About the Builder,
My name is Wayne Barrett,
Being fascinated by sail as a kid, I started building model yachts in balsa over frames or carved out of laminated timber hollowing them out to lighten the hulls, balancing the yachts on the handle bars of my bike I would race down to the local dam for a “test sail” then back home again and ask mum to recut the sails.
Having a very understanding woodwork teacher in High school gave me an insight into lightweight plywood structures as he was involved in the building of timber framed military aircraft components in post war years, the privilege of the school woodwork shop on a weekend helped to develop my skills with hand tools and machinery.
To enhance my woodworking skills further I completed a five year apprenticeship in carpentry and joinery continuing with an extra year in special joinery, it was during this period I recalled the lightweight structure lesson from my high school days, using this technique I built a Moth class sailing dinghy, being significantly lighter than my opposition I was unbeatable for a complete season, see photos of two versions of the class, one has a very slight concaved bottom with a single chine, the other has a cold molded cedar hull.
After the Moths came several Quickcats, very popular local plywood catamaran it has deep dory type hulls 4.9mtr (16ft.) LOA . plus several A class catamarans and smaller catamarans known as the Arrow and Arafura, each with building features very similar to what I am proposing now.
After being bitten by the trimaran bug in the late sixties my passion for a small trimaran still remains strong today.
My first real full sized trimaran was a “Kraken 18” designed by Lock Crowther, I built the tri in 1975 (which was displayed at the Melbourne Boat Show) over a male mold with vertical strips of Airex foam 6mm. x 150mm wide, the tri was designed for lakes and sheltered waterways never intended to be a coastal cruiser however this did not stop a friend and I sailing the tiny trimaran 40NM. along the notorious Victorian coast of Bass Straight.
This trip encouraged me to build a slightly larger trimaran, at that time the Crowther Buccaneer 24 was a good choice, the simplicity of construction enabled me to complete the two floats and mainhull to the glassing stage over three weekends…part time, very low tech, silicone bronze ring fast nails every 50mm by hand, no SS staples or CNC back then.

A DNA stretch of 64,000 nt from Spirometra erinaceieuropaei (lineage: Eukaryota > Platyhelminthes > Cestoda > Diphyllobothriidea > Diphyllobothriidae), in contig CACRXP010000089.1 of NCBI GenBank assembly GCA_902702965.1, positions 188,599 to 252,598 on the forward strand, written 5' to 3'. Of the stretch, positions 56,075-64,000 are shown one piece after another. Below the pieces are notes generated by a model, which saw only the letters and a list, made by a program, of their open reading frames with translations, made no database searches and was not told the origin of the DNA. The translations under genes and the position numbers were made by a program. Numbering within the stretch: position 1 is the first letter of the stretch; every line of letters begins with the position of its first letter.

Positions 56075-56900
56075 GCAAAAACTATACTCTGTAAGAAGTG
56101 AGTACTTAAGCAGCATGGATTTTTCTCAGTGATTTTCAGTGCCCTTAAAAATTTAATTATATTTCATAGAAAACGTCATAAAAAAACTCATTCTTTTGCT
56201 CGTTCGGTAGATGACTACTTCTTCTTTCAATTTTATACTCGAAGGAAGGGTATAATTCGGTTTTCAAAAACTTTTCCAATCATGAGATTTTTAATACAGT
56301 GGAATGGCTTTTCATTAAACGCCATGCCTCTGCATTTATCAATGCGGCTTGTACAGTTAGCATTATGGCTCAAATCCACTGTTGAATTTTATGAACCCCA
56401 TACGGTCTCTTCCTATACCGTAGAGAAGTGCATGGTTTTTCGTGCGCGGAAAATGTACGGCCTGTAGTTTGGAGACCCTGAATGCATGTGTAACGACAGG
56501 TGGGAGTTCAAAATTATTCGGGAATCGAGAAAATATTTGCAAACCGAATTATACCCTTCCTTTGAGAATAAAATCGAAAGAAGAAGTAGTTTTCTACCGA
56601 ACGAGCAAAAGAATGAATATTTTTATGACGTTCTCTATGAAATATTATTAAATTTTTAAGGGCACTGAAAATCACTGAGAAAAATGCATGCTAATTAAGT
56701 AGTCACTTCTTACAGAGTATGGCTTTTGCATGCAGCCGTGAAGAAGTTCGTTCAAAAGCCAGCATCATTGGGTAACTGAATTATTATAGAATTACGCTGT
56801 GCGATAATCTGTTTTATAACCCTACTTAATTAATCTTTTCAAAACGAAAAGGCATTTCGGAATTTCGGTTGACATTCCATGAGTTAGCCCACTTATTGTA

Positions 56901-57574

From the Buccaneer 24 it was a Buccaneer 33 then various multihulls ranging in size from 7.5mtr to 12mtr. all in plywood with the exception of a Crowther Spindrift 37 catamaran from Airex composite hulls and plywood decks.
Moving to the Gold Coast meeting with Tony Grainger to rebuild an “075” one of his very first trimaran designs, not long after the building of Trilogy was commissioned.
After the successful trimarans Trilogyand Traveller by Dick Newick, followed by the Farrari Red “Max”, now Indian Chief (see photos below), one element of building was evident, although beautiful to look at and with high end performance they are very time consuming and costly to build, in my opinion far beyond the time frame most home builders would care not to comprehend.
Why build your own trimaran?
Some of us like the thought of pottering around in the garage, some have budget constraints, some just enjoy building rather than sailing, then there is the joy of building and sailing your own creation.
The “M80” trimaran, is designed for the home builder in mind who has limited time and basic experience with small hand tools, it can be built from CNC cut panels in a fraction of the time compared to some other options, alternatively you can build it from our easy to follow plan set.
The “M80″ trimaran is available in CNC Gaboon or similar plywood or built from a comprehensive set of plans.
Plans are now available for Duracore, Duflex or foam core kits.
PHOTOS BELOW SHOW SOME OF MY HANDYWORK FROM PAST YEARS